Saturday, 15 March 2014

A Webcam Photo from Loch Ness

A reader of this blog called Luke emailed me a few days back with a couple of screen grabs he had taken of Loch Ness. The question concerned the dark shaped object that is there in the first snap but not in the second.




Luke cleaned up the image a bit to produce this clearer view of the object.




The webcam says the first image was taken on the 29th January 2013 at 14:17:22 and the second one ten seconds later. You can see a Caley Cruise type boat progressing down the loch on the top right. 

So what is it? In terms of similarities to previous Loch Ness images, it reminded me of the photograph taken during the Edward Mountain expedition of July-August 1934 with that dark line and the blur above it (which I take to be spray thrown upwards).




I agree with Luke in his assessment that it is not something on the lens like the rain drops. The rain drops remain on the second image whilst the object does not. My own initial thought was that it might be an insect flying past the lens. The body is the extended dark line and the wings produce the blurred motion. However, what type of insect that might be I was not certain and I was further unsure whether insects are to be found flying around the cold Highland air in Winter?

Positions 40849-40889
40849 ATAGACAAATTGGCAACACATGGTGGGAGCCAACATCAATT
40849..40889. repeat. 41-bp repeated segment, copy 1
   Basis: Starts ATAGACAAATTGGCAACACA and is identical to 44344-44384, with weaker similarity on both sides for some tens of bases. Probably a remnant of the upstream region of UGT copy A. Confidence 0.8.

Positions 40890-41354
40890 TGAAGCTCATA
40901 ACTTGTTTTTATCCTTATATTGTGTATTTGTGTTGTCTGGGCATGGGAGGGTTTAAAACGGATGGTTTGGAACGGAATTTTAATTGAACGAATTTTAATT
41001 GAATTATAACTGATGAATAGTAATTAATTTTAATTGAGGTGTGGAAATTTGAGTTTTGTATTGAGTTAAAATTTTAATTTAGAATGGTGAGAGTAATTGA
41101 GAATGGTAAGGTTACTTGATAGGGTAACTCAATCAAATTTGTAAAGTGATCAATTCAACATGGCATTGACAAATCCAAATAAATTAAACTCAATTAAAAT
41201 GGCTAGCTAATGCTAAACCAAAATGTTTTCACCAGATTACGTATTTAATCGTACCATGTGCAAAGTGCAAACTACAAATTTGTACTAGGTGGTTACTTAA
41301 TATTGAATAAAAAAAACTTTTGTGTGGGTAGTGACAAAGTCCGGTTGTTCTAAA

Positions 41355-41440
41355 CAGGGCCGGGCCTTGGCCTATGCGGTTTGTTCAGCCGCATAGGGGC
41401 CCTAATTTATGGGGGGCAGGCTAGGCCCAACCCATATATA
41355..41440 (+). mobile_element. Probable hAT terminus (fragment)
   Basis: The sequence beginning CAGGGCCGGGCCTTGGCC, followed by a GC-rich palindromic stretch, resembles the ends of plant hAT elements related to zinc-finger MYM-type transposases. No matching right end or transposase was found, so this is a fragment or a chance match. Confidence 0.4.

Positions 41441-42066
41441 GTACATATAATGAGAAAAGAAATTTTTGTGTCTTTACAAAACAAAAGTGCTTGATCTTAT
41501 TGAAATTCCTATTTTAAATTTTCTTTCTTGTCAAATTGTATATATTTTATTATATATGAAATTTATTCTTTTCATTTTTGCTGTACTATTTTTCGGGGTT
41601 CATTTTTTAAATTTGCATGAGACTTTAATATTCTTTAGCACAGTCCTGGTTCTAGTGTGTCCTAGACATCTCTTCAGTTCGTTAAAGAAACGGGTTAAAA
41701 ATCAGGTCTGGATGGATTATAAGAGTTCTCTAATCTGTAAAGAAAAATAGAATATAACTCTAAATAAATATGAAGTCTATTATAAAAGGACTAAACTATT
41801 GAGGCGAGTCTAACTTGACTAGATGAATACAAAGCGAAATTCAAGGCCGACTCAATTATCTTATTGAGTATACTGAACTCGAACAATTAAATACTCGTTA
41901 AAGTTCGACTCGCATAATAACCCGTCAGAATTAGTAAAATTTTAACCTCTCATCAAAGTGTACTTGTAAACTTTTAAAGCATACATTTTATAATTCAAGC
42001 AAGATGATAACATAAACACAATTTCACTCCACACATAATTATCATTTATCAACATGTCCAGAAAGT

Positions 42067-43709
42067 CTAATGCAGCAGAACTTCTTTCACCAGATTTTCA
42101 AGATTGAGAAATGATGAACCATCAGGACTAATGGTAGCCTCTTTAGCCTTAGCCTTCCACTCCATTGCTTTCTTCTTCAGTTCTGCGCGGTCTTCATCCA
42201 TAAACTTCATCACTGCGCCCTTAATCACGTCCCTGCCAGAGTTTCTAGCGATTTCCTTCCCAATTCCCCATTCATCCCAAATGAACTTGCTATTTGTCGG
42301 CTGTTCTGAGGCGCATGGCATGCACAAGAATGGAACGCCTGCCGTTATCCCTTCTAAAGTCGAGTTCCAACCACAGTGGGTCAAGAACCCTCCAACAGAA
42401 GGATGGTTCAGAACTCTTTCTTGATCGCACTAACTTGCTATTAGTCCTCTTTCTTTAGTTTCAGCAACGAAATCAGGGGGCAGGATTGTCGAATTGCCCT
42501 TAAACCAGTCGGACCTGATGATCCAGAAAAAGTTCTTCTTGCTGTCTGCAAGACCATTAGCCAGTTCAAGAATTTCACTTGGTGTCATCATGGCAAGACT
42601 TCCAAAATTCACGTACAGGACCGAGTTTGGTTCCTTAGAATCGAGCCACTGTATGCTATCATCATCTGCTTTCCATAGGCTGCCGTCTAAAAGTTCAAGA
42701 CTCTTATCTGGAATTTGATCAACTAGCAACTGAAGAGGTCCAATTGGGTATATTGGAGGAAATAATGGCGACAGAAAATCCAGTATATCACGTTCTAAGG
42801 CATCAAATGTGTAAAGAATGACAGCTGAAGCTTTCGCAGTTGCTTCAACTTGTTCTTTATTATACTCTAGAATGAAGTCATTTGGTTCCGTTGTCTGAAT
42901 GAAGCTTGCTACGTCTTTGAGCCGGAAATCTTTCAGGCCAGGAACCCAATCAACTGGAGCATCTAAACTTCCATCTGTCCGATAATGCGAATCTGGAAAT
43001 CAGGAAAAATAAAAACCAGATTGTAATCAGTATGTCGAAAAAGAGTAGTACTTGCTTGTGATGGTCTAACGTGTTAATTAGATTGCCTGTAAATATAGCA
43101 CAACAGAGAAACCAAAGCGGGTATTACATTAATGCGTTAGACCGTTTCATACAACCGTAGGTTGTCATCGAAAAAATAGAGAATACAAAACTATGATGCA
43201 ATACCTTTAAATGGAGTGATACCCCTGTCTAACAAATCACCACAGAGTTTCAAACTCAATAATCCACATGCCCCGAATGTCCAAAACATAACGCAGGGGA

However, if it was a large object in the water, then it would have clearly disappeared from view within ten seconds by the time the second webcam shot was taken. This being the case, I would expect some kind of water disturbance to be evident from this disappearing act.

Readers' comments are welcome.









93 comments:

  1. It's a bird.

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    1. Hi,